9. Ms. Pac-Man Maze Madness

Somehow, I forgot this game even existed until a friend of mine brought it up. Yes, I remembered Pac-N-Roll, but not Ms. Pac-Man Maze Madness. Go figure.

Anyhow, I totally missed this one when it came out, so I fired it up on a PSOne emulatore for a bit. I was expecting one of those awful Hasbro Interactive-styled PSOne remakes of Pong or Q*Bert, but this is a surprisingly solid — if rather forgettable — overhead-view maze exploration game. As in the original Ms Pac-Man, you have to eat every dot in each of the game’s mazes. They’re more involved than the simple single-screen mazes of the early arcade Pacs, as they implement basic puzzle elements like block-pushing, switchs, and destroying barriers, but they still keep things simple enough that you can play easily just by understanding basic Pac-Man rules. It’s not an earth-shattering masterpiece, but it’s pleasant to play and has a lot of nice little extras.

8. Pac-Man

The one that started it all. It wasn’t the first dot-eating/maze collection game — that honor likely goes to Sega’s Head On — but it added many, many innovations and improvements to the formula that made it infinitely more interesting: multiple enemies with unique behavior, special bonuses, and a fun way to turn the tables on your pursuers. It even had a little bit of humor in the “cutscenes” sandwiched between levels, which was quite rare for the time. But nowadays, with so many follow-ups that have improved on the ideas Pac-Man introduced, it’s a lot harder to return to. It’s a classic, yes, but it’s a classic that’s been outclassed.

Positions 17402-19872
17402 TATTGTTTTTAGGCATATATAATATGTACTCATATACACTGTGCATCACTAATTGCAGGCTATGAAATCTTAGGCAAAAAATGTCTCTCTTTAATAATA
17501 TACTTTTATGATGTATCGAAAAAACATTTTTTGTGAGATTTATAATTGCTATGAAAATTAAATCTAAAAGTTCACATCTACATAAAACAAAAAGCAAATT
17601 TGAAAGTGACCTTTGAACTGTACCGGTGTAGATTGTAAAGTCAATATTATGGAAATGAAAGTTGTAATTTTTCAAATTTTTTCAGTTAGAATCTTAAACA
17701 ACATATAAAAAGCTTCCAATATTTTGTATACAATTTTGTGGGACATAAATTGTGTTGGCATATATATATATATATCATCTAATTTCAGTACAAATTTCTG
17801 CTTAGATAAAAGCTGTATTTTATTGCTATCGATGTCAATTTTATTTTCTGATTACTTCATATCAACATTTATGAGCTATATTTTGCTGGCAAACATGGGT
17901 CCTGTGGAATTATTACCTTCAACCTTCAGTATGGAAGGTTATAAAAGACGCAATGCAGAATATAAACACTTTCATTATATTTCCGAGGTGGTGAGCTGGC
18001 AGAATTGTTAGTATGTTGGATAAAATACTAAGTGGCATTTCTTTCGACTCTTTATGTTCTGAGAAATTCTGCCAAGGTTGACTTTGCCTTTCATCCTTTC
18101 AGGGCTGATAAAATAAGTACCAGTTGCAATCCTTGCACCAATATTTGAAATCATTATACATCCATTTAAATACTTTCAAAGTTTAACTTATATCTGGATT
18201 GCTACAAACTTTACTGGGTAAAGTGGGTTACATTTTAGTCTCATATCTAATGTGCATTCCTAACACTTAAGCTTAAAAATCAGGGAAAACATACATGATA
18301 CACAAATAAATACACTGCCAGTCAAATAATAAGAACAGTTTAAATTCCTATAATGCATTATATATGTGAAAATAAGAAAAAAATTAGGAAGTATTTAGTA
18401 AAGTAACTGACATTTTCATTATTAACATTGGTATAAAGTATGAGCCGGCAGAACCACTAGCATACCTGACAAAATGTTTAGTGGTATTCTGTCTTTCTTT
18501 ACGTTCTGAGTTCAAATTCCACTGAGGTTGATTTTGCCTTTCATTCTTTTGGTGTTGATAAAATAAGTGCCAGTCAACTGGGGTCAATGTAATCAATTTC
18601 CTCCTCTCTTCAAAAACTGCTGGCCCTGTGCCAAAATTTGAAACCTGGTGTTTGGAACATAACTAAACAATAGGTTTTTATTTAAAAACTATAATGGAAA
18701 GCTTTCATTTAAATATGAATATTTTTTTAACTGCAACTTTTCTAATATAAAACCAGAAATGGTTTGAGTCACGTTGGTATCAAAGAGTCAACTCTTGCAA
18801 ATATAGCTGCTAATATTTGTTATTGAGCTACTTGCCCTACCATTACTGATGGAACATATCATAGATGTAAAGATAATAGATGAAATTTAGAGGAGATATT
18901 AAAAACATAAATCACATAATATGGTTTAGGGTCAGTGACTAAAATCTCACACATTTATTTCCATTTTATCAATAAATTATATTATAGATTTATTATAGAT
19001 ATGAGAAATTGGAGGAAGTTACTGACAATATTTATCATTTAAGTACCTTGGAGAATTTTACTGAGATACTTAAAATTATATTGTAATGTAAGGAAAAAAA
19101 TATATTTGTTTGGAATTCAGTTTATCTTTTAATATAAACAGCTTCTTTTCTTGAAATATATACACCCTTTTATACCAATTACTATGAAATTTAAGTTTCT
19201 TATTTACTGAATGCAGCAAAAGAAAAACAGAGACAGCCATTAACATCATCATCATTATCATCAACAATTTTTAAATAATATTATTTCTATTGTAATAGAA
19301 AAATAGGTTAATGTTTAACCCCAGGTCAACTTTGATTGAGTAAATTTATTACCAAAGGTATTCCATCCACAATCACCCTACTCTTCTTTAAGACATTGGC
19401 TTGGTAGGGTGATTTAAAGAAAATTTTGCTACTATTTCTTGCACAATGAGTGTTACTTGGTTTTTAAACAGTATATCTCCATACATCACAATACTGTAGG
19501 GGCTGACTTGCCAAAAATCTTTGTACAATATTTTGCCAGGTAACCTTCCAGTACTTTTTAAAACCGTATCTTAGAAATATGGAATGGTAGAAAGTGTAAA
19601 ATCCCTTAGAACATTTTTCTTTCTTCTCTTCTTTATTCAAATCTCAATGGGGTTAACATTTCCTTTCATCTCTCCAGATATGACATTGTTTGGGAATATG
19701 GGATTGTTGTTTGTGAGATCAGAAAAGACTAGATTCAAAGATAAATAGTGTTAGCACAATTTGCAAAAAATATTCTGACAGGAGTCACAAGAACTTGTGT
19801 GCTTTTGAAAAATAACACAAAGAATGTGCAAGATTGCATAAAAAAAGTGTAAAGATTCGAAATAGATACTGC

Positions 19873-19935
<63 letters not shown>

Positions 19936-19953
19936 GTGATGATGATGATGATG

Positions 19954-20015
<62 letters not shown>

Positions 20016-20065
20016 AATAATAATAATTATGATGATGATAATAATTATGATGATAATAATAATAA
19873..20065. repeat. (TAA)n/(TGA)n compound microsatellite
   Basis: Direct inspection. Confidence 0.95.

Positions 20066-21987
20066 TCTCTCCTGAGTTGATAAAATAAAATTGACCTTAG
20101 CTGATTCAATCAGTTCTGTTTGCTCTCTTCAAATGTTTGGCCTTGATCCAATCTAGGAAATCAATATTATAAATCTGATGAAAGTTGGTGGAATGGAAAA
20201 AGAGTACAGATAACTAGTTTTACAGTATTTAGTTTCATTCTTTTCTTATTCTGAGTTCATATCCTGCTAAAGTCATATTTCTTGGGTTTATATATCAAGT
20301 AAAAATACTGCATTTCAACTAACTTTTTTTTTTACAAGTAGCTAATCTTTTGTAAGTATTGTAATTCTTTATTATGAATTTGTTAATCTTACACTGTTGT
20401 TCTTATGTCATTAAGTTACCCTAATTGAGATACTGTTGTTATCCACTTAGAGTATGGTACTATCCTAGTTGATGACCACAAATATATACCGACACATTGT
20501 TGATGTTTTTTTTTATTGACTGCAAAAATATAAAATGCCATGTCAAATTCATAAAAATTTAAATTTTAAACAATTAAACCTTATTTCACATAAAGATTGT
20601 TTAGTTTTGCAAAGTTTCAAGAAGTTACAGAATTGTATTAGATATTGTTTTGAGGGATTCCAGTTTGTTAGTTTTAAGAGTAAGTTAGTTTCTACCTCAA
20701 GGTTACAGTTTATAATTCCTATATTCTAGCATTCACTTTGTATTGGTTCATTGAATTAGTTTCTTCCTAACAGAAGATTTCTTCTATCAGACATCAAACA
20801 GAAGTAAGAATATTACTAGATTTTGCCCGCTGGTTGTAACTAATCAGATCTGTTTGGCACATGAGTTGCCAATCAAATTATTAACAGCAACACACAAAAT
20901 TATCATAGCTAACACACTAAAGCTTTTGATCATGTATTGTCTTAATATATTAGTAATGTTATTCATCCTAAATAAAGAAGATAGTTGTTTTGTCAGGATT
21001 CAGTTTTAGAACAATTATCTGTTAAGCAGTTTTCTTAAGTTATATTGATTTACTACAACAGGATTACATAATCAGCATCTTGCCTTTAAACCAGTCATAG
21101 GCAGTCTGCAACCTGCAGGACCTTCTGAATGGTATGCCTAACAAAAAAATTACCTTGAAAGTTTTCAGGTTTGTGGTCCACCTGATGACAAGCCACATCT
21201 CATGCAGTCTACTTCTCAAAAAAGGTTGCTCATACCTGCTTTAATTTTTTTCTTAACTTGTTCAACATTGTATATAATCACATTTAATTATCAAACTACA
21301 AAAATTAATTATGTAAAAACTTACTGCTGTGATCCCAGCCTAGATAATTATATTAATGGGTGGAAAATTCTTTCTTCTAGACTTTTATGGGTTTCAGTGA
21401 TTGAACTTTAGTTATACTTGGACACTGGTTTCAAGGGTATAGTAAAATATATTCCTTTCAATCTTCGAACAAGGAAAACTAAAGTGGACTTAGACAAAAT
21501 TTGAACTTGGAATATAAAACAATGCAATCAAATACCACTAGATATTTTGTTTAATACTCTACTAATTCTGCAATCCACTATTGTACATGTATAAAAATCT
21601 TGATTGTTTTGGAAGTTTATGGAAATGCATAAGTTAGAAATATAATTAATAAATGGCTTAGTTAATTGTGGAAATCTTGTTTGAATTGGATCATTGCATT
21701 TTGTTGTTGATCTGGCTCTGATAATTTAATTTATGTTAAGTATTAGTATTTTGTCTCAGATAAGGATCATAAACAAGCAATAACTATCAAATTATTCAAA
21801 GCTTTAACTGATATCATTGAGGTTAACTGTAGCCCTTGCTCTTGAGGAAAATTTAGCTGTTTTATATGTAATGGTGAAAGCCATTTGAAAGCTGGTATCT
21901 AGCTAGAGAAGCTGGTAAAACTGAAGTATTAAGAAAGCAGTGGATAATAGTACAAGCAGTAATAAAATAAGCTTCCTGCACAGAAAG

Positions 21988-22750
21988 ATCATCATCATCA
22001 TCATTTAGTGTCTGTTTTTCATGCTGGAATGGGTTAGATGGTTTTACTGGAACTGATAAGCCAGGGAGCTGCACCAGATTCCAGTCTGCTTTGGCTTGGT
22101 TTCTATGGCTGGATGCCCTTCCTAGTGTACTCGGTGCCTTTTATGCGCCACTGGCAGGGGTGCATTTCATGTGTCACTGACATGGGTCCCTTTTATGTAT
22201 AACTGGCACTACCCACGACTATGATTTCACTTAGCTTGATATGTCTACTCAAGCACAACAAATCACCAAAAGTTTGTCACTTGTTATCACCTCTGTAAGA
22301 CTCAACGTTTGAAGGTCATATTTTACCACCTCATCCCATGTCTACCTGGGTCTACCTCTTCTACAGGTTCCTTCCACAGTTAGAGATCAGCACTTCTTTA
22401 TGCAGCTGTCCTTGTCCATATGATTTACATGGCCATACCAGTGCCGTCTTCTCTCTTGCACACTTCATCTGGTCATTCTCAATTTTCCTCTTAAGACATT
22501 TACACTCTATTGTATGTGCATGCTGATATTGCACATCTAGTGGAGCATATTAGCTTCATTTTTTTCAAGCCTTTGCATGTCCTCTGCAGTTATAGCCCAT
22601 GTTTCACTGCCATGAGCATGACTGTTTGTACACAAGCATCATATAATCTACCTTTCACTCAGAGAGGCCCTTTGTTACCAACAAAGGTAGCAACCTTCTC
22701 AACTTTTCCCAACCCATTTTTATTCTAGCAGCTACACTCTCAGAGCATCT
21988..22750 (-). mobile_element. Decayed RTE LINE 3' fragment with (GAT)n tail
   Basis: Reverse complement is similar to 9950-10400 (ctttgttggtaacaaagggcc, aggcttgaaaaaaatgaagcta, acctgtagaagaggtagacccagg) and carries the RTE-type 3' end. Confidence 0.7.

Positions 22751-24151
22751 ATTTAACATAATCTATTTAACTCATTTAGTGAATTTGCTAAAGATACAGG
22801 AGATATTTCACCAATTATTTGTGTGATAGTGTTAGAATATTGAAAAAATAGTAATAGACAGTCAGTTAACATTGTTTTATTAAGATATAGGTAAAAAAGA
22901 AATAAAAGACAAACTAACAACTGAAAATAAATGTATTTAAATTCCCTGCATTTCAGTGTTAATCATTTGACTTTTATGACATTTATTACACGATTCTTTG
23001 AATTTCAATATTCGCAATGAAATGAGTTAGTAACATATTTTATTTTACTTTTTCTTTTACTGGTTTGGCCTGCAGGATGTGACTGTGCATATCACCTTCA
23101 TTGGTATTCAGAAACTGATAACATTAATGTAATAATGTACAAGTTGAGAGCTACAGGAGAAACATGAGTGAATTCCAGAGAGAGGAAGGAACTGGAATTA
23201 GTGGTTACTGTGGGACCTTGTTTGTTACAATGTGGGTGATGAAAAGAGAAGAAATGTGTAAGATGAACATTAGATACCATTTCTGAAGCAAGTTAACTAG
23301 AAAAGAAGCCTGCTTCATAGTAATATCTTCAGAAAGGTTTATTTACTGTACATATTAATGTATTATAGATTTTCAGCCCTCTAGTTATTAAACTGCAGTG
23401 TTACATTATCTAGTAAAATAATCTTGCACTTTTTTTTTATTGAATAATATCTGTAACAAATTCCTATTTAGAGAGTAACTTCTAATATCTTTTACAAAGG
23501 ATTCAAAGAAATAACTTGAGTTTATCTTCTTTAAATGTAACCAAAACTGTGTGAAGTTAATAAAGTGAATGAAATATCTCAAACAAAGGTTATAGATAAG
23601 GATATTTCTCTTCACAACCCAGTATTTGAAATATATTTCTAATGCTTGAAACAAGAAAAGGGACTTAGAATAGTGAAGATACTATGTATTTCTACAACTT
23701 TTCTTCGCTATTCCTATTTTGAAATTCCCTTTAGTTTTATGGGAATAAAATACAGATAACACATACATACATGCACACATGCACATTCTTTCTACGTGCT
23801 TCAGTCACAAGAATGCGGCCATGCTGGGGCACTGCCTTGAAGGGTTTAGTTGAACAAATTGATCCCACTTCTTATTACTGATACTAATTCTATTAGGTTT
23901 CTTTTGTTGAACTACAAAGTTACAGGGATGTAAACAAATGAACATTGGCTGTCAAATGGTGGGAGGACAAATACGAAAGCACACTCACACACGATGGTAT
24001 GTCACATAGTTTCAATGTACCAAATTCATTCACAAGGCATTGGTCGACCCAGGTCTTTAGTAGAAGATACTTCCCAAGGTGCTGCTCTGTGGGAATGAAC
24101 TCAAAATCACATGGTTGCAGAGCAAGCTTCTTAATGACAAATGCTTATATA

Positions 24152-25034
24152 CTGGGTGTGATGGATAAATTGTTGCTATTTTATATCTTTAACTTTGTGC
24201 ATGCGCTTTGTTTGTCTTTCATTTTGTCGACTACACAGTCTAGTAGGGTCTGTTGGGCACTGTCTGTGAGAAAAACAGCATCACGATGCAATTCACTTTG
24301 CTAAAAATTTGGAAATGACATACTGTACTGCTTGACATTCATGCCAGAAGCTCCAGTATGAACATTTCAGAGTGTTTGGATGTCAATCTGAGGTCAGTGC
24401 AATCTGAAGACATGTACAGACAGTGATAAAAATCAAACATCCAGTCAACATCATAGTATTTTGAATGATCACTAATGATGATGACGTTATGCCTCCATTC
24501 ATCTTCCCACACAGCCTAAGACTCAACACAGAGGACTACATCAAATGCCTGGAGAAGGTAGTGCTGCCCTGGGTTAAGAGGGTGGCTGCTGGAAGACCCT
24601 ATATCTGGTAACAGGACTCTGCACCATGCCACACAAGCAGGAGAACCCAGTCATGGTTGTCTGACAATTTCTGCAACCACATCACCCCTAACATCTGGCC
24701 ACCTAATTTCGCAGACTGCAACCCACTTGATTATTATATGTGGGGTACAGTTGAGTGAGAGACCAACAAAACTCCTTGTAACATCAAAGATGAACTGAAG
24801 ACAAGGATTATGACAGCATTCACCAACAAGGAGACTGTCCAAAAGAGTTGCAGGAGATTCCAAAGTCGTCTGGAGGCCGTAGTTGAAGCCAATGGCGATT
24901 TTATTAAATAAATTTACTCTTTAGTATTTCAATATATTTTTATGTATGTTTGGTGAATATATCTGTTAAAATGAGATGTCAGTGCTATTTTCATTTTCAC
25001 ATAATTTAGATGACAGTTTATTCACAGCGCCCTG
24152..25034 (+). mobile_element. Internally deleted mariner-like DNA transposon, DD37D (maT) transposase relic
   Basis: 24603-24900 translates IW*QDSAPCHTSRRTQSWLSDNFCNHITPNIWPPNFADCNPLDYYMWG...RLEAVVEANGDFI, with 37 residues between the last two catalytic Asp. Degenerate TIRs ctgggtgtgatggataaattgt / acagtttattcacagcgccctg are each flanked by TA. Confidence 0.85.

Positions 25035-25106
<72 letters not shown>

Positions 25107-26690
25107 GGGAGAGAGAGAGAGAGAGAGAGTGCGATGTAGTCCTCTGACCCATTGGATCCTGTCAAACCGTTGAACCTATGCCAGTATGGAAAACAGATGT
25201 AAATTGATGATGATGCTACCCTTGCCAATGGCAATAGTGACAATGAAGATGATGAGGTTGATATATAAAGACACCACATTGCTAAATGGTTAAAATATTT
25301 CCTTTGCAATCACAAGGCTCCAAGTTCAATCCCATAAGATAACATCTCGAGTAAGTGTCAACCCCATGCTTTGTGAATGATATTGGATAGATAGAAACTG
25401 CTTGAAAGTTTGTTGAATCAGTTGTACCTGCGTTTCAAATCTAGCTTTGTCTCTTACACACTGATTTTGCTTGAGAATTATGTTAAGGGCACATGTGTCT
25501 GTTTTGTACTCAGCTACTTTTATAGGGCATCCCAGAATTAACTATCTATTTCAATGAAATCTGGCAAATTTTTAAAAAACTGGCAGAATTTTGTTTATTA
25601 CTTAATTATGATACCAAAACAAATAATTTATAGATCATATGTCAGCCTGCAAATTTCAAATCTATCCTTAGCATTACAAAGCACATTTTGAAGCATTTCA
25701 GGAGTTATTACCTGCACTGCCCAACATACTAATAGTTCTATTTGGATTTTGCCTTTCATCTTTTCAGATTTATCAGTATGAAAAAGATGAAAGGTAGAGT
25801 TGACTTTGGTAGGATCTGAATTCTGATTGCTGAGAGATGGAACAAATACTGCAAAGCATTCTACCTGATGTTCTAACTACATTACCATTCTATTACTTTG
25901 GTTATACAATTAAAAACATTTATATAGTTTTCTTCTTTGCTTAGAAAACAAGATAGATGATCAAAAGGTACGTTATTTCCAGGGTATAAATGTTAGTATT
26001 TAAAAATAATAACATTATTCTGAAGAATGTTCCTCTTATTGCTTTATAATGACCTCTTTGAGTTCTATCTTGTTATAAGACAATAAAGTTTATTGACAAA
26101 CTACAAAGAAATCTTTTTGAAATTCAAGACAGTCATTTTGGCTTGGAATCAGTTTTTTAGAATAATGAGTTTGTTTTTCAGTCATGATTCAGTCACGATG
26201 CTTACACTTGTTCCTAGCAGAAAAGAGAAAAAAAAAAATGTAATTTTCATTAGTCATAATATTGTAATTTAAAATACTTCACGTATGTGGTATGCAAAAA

7. Pac-Man Championship Edition

Pac-Man CE is Tohru Iwatani’s last game, and it’s a fine title indeed, succeeding in giving Pac-Man a modern makeover while keeping the simple, addictive gameplay intact. Rather than focusing on survival, Pac-Man CE revamps the game into a timed challenge, giving you an infinite supply of pellets to munch and ghosts to chomp to try and rack up as many points as possible before the time ticks down. The neon visuals boast a distinct audiovisual flair that manages to feel both very retro and smartly modern, and a pumping dance music soundtrack keeps you eager to zip around the mazes before the clock hits zero. A very fun game that was improved further in a later installment, which we’ll get to in a bit…

6. Pac-Man Championship Edition 2

I was actually debating with myself a fair bit about whether or not to rank this one under the original Pac-Man CE. I eventually decided it’s slightly better, but not without much gnashing of teeth. See, Pac-Man CE 2 adds a lot of neat new stuff — high-speed corner turns, a “ghost anger” system, and big boss battles, among many other things — butby doing so, it overcomplicates a simple formula to a degree that feels almost ridiculous. I mean, you have to sit through over a half-hour of tutorials to learn how to play friggin’ Pac-Man. That’s not a good thing! It is pretty darn fun once you get the hang of everything , but some other weird little rules and annoyances (why can’t I eat certain ghosts?!)  are still rather puzzling. It’s still very good, but if you’re looking for the easy sit-down-and-play experience of CE or CE DX you’ll be a bit disappointed.

5. Pac-Man 256